It starts mostly with riffs and then we put everything on top of the riffs. The other album did work different. But in general it starts with riffs, but it can happen in different ways on some songs.

Working on riffs, do they come from no where?

They do, they come out of the sky. It’s something that just happens. You can’t explain it.

How do you capture them?

Get out of bed and record them as soon as possible. Otherwise you are laying in bed going ‘that is a good idea’ and then you wake up and you forget it and you are like ‘fuck, I should have gotten out of bed’.

Kind of like Paul McCartney had “Let It Be” come to him in the middle of the night or Keith Richards saying the “Satisfaction” riff came while he was sleeping.

Exactly, it’s so true.

Is there a riff out there that you listen to that you wish you wrote?

“My Own Summer (Shove It)” by the Deftones. That is an insane riff.

Do you remember the first song you learned to play on guitar?

“Whole Lotta Rosie” (AC/DC). I think everyone tried to learn that one as a kid.

Over the years how did you progress as a guitar player?

I never got into the idea of listening to others and figure out what they were doing, I mostly learned just from doing our stuff. I learned it more by ear and some techniques. I just wanted to get to the point where if I had something in my head I could make it work with my fingers.

Do you remember what the biggest break through on guitar? I remember barre chords were the greatest thing ever.

The barre chords were the greatest thing ever.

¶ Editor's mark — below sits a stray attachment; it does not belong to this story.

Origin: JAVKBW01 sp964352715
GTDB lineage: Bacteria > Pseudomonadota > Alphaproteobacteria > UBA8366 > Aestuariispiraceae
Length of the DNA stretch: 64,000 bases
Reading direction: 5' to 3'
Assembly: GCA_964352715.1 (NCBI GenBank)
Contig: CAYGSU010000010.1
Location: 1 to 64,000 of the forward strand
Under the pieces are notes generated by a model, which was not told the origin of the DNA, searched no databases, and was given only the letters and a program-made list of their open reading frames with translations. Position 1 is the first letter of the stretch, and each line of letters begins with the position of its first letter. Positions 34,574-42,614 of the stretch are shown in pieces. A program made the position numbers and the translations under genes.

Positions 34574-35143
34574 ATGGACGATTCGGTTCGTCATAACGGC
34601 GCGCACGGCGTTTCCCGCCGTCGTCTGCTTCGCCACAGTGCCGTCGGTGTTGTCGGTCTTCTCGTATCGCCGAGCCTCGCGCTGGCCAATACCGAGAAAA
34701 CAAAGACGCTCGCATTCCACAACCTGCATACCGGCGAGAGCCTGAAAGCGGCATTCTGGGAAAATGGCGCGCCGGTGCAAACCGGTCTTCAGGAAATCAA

Yeah the regular E and G chords just don’t have enough angst.

No. E and G have no power. Nothing beats two string power chords.

Speaking of guitar, I just got the old reissues of the Ozzy solo albums and I was listening to Randy Rhodes play and I’m so blown away still.

He was sick. I think “Crazy Train” and “Suicide Solution” were big.

Do you think guitar solos are a lost art?

Yeah. And we tried to put as many as possible on our record. But people call us cheesy. It’s good, whatever a song needs you put it in. We love Randy Rhodes as much as Jimmy Page.

Randy Rhodes was amazing. If he were still alive would we be talking about Eddie Van Halen or Rhodes?

Very true. He was the best possibly ever. At least one of the best who ever lived.

Do you want to flex your guitar muscle with some solos sometimes?

You do and it’s all about having a laugh and the emotion. It really gives you a hard on. (We both laugh) More riffage. We like that.

Do we miss out on seeing who are really great guitar players today because everyone says it’s cheesy to do now?

I think what happened in the ’80’s is everyone did it and it got over done. It was a bunch of Eddie Van Halen’s with no emotion even if I kicked them in the balls. (We both laugh) Randy Rhodes brought solos to the limit where it became very fast and emotional at the same time.

It did get to the point where everyone was tapping with their fingers just to prove they could.

I know and they’d work from the low E to the top.

What is it like to see your riff turn into a full song?

Oh, it’s fucking cool! It’s really beautiful, especially when you get the cd six months later and you hear it. It’s so exciting. It’s nice to think you’ve created something that a kid somewhere is like ‘fuck, this is great’.

+ charlie craine